path.basename('home/projects/web/index.js', '.js');
  5. path.dirname: This function returns the path to the last directory of a given path. Example:
  6. path.extname: With this function, you can get the extension of a file from a given path.

Opening and Closing Files

  1. fs.open: This is the function for opening or creating a file synchronously in Node.js. The synchronous form of fs.open is fs.openSync. fs.open accepts four arguments which are the file path, flags, open mode, and a callback function. Flags and open mode have a default value, and you may learn more about them from the Node.js fs.open documentation.
     const filePath = path.join(__dirname, '/videos/newVideo.mp4');

    fs.open(filePath, (error, fileDescriptor) => {
  2. fs.close: It is good practice to always close any open files when they are no longer needed. Node.js has the fs.close function for this:
     fs.open(filePath, (error, fileDescriptor) => {

        fs.close(fileDescriptor, (error) => {
            console.log('File closed successfully');

Creating and Deleting

  1. fs.mkdir: This works just like the mkdir terminal command which creates a new directory. It takes in a path, mode (optional), and callback function as parameters. You can use it like this:
     const dirPath = path.join(__dirname, 'newDirectory');

    fs.mkdir(dirPath, (error) => {
        console.log('New directory created successfully');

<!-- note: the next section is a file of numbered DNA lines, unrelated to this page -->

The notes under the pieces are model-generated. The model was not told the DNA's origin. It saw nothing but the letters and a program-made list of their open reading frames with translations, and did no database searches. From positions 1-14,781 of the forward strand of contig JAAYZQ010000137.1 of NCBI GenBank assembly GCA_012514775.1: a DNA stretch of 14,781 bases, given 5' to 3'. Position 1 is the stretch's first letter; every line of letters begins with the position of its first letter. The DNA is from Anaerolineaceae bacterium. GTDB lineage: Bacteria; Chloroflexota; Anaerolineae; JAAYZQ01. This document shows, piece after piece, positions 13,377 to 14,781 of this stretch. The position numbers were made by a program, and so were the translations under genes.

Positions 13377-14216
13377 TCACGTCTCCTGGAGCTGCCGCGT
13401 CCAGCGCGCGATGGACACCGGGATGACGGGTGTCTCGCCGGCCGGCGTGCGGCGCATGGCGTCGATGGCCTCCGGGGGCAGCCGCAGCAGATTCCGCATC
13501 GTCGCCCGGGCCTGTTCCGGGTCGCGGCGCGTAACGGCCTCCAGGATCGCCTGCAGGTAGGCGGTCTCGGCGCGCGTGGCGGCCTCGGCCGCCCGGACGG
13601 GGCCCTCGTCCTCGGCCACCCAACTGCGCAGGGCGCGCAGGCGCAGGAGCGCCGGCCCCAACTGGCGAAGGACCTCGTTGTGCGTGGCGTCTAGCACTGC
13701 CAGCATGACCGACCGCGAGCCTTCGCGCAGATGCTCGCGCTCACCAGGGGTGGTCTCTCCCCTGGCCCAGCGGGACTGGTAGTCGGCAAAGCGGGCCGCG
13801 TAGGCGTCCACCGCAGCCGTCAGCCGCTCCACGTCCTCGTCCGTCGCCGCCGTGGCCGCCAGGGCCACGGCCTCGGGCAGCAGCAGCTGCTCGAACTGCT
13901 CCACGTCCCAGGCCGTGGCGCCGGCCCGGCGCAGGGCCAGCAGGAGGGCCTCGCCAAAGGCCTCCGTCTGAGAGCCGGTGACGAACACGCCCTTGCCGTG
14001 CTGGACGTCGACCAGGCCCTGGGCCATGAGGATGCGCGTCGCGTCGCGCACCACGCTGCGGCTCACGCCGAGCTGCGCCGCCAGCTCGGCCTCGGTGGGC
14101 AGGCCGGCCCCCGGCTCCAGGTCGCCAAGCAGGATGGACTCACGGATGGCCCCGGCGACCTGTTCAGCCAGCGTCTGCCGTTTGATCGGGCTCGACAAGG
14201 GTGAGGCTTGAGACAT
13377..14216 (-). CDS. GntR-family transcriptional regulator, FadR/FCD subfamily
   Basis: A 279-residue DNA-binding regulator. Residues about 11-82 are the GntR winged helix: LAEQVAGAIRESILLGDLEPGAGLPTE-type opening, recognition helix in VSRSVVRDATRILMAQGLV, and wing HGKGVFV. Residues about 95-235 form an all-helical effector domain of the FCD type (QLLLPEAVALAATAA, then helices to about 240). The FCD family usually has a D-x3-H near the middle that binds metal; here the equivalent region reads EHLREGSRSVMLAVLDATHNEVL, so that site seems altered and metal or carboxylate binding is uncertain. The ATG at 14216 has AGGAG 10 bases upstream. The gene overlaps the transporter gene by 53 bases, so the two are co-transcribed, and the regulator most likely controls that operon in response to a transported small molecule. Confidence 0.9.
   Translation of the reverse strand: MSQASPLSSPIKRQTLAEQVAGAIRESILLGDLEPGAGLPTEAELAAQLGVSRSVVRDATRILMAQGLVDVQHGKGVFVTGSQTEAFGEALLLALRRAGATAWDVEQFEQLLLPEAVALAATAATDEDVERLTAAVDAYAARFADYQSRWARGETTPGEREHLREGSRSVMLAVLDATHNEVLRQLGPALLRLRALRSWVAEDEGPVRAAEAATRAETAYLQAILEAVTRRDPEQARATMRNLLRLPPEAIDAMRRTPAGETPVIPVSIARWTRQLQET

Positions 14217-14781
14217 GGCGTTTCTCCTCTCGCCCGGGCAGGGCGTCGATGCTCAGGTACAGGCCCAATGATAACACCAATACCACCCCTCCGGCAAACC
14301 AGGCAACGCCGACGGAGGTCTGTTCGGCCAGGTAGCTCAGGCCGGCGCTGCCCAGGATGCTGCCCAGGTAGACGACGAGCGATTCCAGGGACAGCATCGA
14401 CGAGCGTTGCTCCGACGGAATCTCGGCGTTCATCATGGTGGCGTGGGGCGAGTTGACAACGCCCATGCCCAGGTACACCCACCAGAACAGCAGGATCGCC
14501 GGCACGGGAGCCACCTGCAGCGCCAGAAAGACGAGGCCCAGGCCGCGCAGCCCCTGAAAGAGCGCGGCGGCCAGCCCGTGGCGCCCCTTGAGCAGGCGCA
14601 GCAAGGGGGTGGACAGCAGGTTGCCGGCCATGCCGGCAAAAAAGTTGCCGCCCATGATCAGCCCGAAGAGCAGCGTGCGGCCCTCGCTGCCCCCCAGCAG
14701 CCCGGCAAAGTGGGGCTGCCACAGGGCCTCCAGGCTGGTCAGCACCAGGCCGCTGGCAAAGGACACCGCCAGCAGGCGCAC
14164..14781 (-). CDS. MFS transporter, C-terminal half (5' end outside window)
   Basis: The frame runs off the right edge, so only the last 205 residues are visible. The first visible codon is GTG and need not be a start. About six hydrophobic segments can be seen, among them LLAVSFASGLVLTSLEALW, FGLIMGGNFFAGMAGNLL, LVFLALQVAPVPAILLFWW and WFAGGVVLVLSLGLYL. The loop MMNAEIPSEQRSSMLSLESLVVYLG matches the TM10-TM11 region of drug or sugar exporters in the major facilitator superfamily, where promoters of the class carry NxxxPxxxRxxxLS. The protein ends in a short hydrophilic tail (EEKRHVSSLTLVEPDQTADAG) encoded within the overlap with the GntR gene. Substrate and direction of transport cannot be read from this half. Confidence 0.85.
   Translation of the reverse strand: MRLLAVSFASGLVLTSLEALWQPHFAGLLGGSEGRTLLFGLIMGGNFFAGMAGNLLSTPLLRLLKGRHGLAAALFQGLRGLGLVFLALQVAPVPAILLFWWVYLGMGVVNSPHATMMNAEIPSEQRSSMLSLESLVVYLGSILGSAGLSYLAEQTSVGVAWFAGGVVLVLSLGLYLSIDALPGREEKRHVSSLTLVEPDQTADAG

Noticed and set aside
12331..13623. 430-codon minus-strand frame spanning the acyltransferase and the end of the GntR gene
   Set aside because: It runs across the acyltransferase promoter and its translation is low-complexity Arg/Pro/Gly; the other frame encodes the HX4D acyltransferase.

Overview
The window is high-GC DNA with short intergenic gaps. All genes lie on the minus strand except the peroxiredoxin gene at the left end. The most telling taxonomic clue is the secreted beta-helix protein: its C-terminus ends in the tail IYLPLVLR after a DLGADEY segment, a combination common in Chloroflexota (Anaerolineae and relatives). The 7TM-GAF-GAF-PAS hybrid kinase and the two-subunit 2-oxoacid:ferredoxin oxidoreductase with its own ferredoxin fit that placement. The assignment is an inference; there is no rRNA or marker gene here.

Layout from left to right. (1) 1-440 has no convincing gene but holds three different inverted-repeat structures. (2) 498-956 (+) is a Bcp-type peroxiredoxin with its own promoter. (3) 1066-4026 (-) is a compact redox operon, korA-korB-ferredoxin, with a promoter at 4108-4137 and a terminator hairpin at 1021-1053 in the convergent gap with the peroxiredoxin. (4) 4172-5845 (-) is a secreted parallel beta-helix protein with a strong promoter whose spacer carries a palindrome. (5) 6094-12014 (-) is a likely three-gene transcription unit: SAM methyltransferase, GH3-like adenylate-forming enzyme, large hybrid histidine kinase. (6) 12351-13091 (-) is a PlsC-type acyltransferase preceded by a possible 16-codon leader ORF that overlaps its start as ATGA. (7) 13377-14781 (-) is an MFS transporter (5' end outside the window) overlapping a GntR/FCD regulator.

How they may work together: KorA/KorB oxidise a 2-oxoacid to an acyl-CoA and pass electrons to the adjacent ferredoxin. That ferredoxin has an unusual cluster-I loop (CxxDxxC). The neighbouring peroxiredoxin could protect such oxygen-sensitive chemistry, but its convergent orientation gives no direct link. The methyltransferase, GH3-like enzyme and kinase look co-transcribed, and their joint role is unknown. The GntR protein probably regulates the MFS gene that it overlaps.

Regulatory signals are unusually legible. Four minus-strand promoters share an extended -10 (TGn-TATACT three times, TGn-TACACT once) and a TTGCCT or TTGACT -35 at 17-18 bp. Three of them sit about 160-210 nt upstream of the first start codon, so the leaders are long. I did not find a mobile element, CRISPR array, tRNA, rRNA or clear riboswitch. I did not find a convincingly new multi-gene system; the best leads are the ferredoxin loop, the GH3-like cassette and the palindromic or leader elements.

2. fs.unlink: This function removes or deletes the file at the path passed in as an argument. Consider the code example below:
     const filePath = path.join(_dirname, 'oldFile.js');

    fs.unlink(filePath, (error) => {
        console.log('File has been deleted successfully');
  3. fs.rmdir: This method deletes the directory at a given path. It’s very similar in usage to the unlink method:
     const dirPath = path.resolve('home', 'projects', 'web');

    fs.rmdir(dirPath, (error) => {
        console.log('Directory successfully deleted');

File Metadata

  1. fs.exists: The exists method checks if the file at a given path exists. The implementation is as follows:
     let filePath = path.join(__dirname, 'index.html');

    fs.exists(filePath, (exists) => {
  2. fs.stat: This is a synchronous function that returns the properties of a file. It returns an fs.Stats object which exposes some methods for accessing the properties of the file. Here’s an example:
     fs.stat('index.js', (error, stats) => {

You should use the path methods when working with file paths as they save you from unexpected behavior across platforms. The Node.js fs and Node.js path documentation describe an exhaustive list of methods.

Manipulating the File System in Node.js

The vastness of the fs module makes it very easy to access and interact with files on any operating system. When you use it together with the path module, you are open to more functionality and can manipulate the file system as you want.

A major advantage of Node.js is its portability. You can develop your apps on any platform and deploy them anywhere without worrying about basic compatibility issues.